It is this same disciple [i.e. the “disciple whom Jesus loved”] who attests what has here been written. It was in fact he who wrote it, and we know that his testimony is true.
Again, the author here is protesting just a bit too much, and he thereby betrays anxiety over the question of the book’s apostolic authenticity.
Verse 19:35, on the other hand, is part of a larger pericope, verses 31-37, that tells the story of the soldier who pierced Jesus’ side and recounts the (highly symbolic) flow of both blood and water from his side. As the commentators of the New English Bible note (p. 135):
In the blood and water Jn. perceives a deep theological significance see (7:38-39; 1 Jn. 5. 6,8); he intends this as a symbol of the gift of the Spirit, or, possibly, of baptism.
The point of the invocation of the eyewitness here appears to be to authenticate the occurrence of this highly theologically significant (though medically impossible) event. What we have here then does not look so much like an authentic original witness, but a post hoc attempt to validate a prior theological commitment.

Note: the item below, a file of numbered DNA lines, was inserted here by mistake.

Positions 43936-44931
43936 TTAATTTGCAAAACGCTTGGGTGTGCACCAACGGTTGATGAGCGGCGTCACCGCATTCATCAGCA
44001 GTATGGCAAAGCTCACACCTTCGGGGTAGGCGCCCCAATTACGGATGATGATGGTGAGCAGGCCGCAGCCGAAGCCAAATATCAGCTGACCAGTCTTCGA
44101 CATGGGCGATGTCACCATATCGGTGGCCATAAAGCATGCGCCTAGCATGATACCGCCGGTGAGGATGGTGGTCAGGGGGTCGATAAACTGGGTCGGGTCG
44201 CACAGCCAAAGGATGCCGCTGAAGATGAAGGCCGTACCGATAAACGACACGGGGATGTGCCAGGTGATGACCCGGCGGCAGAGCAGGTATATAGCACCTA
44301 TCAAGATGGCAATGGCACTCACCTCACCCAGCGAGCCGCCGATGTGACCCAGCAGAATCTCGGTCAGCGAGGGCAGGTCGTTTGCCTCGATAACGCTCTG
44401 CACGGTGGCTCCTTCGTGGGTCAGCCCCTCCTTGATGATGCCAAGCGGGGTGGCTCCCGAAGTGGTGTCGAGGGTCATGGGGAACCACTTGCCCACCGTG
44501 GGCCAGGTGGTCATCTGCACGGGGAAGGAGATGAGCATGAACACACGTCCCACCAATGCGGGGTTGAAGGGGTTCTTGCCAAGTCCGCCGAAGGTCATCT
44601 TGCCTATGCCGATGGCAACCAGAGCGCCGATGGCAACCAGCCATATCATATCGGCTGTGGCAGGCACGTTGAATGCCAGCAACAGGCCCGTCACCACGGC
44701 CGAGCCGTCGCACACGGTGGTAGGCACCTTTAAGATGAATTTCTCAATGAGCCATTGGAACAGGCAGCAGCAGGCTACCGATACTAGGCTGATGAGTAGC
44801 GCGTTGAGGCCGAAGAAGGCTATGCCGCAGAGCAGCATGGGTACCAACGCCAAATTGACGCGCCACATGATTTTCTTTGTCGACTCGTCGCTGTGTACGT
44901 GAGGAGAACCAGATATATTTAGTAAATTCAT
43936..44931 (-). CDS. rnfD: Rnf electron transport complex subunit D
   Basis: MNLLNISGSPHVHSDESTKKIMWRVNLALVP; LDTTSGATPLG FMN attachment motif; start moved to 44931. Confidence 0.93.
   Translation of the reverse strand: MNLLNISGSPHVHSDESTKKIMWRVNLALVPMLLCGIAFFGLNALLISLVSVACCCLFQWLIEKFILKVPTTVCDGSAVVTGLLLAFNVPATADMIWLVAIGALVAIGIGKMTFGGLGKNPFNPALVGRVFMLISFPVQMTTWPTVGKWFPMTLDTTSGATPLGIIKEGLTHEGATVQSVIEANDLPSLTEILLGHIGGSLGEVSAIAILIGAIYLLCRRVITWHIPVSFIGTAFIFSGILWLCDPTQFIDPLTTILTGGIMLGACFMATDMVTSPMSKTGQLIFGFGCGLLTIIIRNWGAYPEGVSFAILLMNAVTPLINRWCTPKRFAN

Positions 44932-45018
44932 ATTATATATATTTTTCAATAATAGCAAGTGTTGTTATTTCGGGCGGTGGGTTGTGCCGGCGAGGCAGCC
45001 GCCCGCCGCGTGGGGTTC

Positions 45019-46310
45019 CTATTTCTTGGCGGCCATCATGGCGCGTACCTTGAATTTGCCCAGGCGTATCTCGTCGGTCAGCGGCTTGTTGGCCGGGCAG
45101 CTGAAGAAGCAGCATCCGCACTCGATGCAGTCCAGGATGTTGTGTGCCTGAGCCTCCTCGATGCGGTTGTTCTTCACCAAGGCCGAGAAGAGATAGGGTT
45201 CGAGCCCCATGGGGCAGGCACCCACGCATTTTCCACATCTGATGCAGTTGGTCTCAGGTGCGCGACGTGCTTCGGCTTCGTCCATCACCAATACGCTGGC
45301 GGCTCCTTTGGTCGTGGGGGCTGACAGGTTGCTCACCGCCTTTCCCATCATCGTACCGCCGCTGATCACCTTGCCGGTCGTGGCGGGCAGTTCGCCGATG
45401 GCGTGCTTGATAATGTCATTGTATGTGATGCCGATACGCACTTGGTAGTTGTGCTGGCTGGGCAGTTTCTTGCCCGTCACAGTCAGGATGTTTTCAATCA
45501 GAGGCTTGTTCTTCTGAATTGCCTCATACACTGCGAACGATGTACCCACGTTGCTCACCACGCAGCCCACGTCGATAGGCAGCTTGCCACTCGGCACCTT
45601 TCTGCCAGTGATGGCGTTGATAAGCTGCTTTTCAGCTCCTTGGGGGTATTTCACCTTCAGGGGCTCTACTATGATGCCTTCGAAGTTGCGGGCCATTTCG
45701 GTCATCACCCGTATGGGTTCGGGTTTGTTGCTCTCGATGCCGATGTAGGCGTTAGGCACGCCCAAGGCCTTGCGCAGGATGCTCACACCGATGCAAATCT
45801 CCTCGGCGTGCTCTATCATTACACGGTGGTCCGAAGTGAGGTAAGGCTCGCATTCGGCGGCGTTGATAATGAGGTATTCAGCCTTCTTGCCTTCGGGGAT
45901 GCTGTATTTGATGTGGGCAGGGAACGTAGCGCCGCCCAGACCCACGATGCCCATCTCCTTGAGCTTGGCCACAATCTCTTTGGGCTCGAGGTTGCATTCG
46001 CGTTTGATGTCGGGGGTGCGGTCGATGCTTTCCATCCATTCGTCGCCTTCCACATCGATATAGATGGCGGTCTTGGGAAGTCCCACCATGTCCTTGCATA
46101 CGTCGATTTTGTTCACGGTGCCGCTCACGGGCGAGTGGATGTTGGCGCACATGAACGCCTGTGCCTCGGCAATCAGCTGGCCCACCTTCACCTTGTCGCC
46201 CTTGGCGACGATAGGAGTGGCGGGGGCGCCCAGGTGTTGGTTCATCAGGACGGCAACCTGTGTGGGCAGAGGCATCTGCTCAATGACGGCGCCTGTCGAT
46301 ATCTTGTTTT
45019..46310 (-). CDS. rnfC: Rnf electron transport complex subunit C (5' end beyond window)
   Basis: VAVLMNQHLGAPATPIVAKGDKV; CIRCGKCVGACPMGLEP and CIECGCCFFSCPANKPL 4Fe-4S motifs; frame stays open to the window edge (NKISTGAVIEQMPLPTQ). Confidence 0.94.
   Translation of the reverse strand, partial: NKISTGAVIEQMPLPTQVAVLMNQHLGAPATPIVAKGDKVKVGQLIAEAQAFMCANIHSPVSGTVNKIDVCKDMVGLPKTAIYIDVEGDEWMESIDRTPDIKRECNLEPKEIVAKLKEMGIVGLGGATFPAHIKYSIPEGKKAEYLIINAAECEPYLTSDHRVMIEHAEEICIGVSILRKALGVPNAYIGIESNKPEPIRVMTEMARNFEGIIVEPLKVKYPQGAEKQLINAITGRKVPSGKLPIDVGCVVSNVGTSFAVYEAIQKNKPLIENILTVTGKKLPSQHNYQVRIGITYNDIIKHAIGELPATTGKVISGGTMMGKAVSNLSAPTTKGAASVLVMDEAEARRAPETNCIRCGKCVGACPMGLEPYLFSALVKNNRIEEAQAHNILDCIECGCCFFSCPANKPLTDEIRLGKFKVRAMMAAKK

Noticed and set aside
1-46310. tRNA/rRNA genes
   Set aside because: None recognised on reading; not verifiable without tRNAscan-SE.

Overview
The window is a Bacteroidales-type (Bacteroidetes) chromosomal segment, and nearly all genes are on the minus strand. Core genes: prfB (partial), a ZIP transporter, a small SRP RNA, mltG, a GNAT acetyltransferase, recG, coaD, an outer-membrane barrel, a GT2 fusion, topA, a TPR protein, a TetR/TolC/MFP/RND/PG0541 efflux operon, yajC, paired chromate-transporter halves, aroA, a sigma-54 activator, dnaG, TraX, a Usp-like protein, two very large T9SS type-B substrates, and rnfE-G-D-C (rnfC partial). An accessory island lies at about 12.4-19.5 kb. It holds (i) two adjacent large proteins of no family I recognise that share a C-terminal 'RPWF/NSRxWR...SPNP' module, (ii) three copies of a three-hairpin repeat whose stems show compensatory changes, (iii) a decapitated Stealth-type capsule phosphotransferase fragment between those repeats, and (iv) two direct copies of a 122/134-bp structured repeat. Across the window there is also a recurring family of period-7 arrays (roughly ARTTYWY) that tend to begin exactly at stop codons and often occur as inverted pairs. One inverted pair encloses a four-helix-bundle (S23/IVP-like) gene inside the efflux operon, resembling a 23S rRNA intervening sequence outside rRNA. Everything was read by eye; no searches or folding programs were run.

Still, some reputable biblical scholars, and not just fundamentalist “scholars,” have regarded the Gospel of John as containing material originally transmitted orally by the apostle John to his followers, who at some point wrote down this testimony (or their memories of it). For the sake of argument, let’s accept this claim. Nevertheless, the book bears clear evidence of having been composed in several edited stages (see Smalley, pp. 374-375, The Oxford Companion to the Bible) before being published in final form by the Johannine community at Ephesus (around 90-100 C.E. according to the editors of The New Oxford Study Bible). Hence, whatever nuggets of authentic and reliable information John imparted had to pass through several hands and it is just not clear how much of the final product rests on that testimony. Further, the recollections of a single eyewitness are highly fallible and subject to numerous biases and distortions. This is why critical historians compare and contrast the testimony of multiple eyewitnesses to compensate so far as possible for the fallibility of individual memory.